Handmade slide from Meat (1999), courtesy of Luther Price
I recently discovered the work of Luther Price at the LUX/ICA Biennial of Moving Images in London
, where the curators of Light Industry
, NY put on a programme of nine of Price's short films. These thoughts appeared as part of a report on the Biennial for The Quietus Film
Luther Price engages with the physicality of film, though not out of preciousness or nostalgia. Rather, Price has a sculptor's relationship
with the medium – indeed, he previously trained in this craft. The curators of Light Industry in New York, Thomas Beard and Ed Halter
, who also screened Price's work at the Whitney
earlier this year, described his meticulous ways of reworking old film stock. Collecting and appropriating found footage, from ethnographic documentary to home video and porn, Price carves, cuts and overpaints film strips on a light box. While the work of Price's hand is at times intricate, at others it is crudely visceral, as much about effacing images as producing them.
The visual results of Price's techniques range from the kaleidoscopic, as with his Inkblot
series (2007), which involved painting and scratching off layers of colour, to the formally filmic - for A Patch Of Green
(2004/2005), he placed pieces of 8mm film within a 16mm leader, so that scenes appear naively within a negative border. For his After The Garden
series (2007), Price buried films in his garden until they decomposed in the soil, willing the aesthetic effects of decay. Played back on the projector, his reels often leave behind shards of their disintegration.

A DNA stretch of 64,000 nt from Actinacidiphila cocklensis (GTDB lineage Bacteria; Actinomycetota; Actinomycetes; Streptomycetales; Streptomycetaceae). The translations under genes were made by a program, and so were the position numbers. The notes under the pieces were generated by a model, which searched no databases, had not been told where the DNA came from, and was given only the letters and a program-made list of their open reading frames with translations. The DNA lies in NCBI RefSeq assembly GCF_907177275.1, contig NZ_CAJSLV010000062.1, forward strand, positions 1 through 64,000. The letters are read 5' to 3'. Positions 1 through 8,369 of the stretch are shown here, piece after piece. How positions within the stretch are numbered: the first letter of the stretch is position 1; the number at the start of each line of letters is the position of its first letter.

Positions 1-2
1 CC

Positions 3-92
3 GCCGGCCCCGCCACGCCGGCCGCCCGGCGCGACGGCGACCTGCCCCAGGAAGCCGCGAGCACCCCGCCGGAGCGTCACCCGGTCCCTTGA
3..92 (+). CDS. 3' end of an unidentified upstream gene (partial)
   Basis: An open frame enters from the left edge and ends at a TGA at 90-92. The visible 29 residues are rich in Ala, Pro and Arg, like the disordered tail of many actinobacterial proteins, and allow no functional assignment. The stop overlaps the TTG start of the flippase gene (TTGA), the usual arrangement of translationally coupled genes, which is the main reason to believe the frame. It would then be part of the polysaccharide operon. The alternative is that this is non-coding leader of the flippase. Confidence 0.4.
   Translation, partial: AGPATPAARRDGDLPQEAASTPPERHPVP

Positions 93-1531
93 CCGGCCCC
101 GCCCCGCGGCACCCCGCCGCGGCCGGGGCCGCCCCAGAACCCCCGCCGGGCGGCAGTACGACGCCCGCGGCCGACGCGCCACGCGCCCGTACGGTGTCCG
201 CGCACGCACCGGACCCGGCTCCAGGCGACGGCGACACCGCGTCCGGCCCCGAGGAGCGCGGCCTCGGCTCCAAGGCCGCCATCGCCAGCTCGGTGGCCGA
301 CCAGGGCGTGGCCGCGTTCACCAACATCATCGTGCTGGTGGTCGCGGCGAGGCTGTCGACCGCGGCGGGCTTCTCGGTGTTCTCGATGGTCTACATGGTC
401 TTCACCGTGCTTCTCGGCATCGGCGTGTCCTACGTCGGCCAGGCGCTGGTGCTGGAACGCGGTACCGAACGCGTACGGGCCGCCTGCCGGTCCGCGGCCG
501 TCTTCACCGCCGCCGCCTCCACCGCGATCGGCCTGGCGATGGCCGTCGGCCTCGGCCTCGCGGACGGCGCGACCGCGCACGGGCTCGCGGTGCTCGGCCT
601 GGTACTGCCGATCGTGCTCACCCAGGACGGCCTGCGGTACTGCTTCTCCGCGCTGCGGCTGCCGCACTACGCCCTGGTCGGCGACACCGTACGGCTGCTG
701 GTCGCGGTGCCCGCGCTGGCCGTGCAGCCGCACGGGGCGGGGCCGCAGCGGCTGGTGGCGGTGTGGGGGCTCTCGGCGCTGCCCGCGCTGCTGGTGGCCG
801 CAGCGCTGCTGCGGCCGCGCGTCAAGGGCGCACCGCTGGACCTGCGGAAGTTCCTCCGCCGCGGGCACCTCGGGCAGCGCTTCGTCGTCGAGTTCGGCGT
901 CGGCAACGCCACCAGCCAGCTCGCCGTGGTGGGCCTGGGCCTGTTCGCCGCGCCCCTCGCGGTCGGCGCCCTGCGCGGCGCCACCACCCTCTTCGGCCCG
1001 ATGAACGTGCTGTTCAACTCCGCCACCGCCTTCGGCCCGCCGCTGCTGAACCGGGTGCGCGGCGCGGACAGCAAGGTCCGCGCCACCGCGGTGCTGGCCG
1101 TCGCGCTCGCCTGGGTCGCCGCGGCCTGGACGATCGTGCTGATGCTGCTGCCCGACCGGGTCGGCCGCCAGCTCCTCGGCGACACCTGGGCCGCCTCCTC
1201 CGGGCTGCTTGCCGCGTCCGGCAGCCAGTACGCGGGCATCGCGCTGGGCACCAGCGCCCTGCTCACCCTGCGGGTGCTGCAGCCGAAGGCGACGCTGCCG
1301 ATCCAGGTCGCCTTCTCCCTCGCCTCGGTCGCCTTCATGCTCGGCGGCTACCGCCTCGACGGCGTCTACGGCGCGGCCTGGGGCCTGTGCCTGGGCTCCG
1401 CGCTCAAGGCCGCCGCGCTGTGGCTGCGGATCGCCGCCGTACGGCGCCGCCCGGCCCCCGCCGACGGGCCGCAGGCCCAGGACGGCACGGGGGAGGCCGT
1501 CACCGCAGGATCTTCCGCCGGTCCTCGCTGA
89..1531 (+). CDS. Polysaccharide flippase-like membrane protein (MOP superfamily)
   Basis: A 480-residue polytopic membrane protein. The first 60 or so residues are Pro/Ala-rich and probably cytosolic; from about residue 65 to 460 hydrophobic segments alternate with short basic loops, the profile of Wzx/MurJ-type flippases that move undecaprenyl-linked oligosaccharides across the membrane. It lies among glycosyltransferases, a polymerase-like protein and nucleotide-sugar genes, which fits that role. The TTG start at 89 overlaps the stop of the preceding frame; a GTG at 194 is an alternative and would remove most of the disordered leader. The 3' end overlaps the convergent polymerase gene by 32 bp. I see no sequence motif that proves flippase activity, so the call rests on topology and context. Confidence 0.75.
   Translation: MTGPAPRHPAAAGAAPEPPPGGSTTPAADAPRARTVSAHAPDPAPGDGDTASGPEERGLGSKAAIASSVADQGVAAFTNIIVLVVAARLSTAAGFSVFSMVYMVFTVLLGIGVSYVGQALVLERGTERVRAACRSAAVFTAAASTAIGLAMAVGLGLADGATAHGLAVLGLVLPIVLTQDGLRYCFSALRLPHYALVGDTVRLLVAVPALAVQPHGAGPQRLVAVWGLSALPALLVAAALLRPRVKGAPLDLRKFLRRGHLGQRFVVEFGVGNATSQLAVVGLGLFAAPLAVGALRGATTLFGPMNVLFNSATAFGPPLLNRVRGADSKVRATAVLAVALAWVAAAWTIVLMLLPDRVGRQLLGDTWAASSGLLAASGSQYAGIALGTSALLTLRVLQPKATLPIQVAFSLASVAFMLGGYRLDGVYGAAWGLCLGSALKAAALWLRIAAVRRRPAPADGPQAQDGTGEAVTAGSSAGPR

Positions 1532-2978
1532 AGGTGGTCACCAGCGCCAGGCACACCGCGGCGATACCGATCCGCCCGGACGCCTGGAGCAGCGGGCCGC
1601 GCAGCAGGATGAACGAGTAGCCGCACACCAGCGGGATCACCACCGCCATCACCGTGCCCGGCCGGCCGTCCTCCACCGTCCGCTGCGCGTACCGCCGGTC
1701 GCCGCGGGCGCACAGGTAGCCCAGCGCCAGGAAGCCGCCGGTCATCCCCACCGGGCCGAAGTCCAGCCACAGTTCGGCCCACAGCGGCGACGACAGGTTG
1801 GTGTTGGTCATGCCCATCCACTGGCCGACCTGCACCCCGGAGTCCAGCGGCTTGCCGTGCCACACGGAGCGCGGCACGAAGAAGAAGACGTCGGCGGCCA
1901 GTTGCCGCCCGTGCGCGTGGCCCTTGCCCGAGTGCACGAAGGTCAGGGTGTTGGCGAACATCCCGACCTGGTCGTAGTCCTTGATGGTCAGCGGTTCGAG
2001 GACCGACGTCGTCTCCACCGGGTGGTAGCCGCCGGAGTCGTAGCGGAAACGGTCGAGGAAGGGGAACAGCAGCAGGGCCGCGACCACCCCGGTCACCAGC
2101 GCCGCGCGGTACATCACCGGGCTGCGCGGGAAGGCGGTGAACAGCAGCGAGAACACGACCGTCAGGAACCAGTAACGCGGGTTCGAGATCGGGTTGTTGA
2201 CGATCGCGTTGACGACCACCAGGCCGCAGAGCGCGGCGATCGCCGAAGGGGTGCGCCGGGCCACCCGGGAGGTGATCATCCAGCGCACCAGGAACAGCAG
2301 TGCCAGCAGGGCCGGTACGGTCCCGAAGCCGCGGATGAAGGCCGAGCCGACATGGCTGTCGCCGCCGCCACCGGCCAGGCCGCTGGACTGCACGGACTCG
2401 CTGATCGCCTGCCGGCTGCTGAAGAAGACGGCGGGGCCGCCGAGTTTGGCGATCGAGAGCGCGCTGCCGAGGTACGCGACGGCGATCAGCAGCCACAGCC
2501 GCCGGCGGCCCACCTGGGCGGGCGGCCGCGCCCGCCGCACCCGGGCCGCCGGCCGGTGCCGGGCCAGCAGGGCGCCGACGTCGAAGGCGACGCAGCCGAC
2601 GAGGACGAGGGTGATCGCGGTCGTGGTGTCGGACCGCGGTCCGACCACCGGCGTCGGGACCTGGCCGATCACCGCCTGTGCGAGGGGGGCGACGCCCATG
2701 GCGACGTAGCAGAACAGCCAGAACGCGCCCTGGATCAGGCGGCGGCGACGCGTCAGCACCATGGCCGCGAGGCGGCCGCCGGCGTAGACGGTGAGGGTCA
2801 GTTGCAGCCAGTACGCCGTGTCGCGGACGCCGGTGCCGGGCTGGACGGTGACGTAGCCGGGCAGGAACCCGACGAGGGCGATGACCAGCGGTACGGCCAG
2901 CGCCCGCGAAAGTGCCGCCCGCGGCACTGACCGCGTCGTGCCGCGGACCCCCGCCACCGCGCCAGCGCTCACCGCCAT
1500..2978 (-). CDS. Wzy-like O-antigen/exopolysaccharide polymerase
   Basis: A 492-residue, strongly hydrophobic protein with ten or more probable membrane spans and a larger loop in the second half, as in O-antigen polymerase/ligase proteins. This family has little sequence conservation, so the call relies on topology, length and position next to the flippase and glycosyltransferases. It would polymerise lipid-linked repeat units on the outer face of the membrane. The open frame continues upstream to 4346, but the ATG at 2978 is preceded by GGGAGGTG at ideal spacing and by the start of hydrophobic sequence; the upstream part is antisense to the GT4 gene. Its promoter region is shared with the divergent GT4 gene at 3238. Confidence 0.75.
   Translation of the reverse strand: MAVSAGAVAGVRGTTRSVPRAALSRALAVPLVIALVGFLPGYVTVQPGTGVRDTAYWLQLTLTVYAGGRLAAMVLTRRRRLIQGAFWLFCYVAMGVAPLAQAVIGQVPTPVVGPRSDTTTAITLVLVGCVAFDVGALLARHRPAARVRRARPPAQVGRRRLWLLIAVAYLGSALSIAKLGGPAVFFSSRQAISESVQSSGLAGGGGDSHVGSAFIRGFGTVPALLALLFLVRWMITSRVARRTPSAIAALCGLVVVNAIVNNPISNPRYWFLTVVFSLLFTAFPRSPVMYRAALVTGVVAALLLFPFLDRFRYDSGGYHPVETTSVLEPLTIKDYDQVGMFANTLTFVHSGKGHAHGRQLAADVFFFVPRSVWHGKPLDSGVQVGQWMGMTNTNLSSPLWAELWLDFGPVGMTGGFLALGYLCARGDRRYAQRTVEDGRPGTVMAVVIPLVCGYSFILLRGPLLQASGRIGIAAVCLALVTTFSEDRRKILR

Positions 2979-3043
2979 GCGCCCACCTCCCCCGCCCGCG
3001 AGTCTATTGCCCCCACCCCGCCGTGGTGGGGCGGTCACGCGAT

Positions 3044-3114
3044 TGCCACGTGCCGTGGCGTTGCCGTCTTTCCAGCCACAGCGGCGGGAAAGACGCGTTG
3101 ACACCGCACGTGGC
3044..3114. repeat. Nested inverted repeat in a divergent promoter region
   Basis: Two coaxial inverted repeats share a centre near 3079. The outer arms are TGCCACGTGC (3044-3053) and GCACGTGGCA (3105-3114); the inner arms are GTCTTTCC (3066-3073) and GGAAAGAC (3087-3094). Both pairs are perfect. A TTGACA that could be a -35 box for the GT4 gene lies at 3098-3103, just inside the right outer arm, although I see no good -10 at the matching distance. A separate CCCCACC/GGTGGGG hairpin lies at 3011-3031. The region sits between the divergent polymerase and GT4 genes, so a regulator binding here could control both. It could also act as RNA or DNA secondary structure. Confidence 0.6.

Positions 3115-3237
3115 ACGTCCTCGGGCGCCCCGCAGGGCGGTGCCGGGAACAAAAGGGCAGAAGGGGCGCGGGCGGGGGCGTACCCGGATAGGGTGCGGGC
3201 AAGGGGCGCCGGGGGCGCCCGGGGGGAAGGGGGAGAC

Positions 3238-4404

For traditionalists, then, Price's executions represent filmic abuse – a sentiment that is carried through to the experience of the viewer, who is at turns sonically and visually bludgeoned by flashing abstraction and white noise. Price's films provide a physical exploration of form and matter, and how form might then fuse with feeling. Unlike the work of Stan Brakhage
or the Structural-Materialists
, there is an emotional import to the artist's work, as he pushes the viewer to feel
, be this in positive or negative ways. Curators speak of an "ecstatic violence" in the work of Price; there is a kind of orgasmic throb to the images as they pulse in and out of focus, coupled with the staccato assault of exposed sprocket holes as the filmstrip passes through the projector.
Price is anti-preservation. He wants his films to play out until they play no more, and it is worth any opportunity to experience them before they fade. Ed Halter expresses the artist's ethos as such: "Film is only going to die once: we might as well enjoy it."Hannah Gregory
Amid this season of festivals, here are two events that have caught our attention.
EXHIBITION: 15 August - 4 September 2011
Tristan Bates Theatre, 1A Tower St, London WC2H 9NP
The Museum of Broken Relationships is an award winning exhibition of seemingly ordinary yet incredibly poignant objects. Donated by individuals from all over the world, each object tells the story of a past relationship.
More information from Tristan Bates Theatre
FILM SCREENING: 22 August 2011
Opera Holland Park, LondonA Summer Celebration of Iranian Film
will include cultural exhibitions and an outdoor screening of The Song Of Sparrow
s (dir. Majid Majidi).
For more more information and details of the forthcoming 2nd London Iranian Film Festival see the UKIFF website
More sights from Jacob Paskins's recent visit to the Big Easy.
IV. Warehouse and American Districts
No guesses at what type of building dominates the Warehouse district in New Orleans. Today, however, there is no trace of industry in the area, which is slowly being populated with art galleries, boutique hotels and residential loft conversions. As the district awaits further gentrification, a number of abandoned buildings stand to preserve the last memories of a working-class past.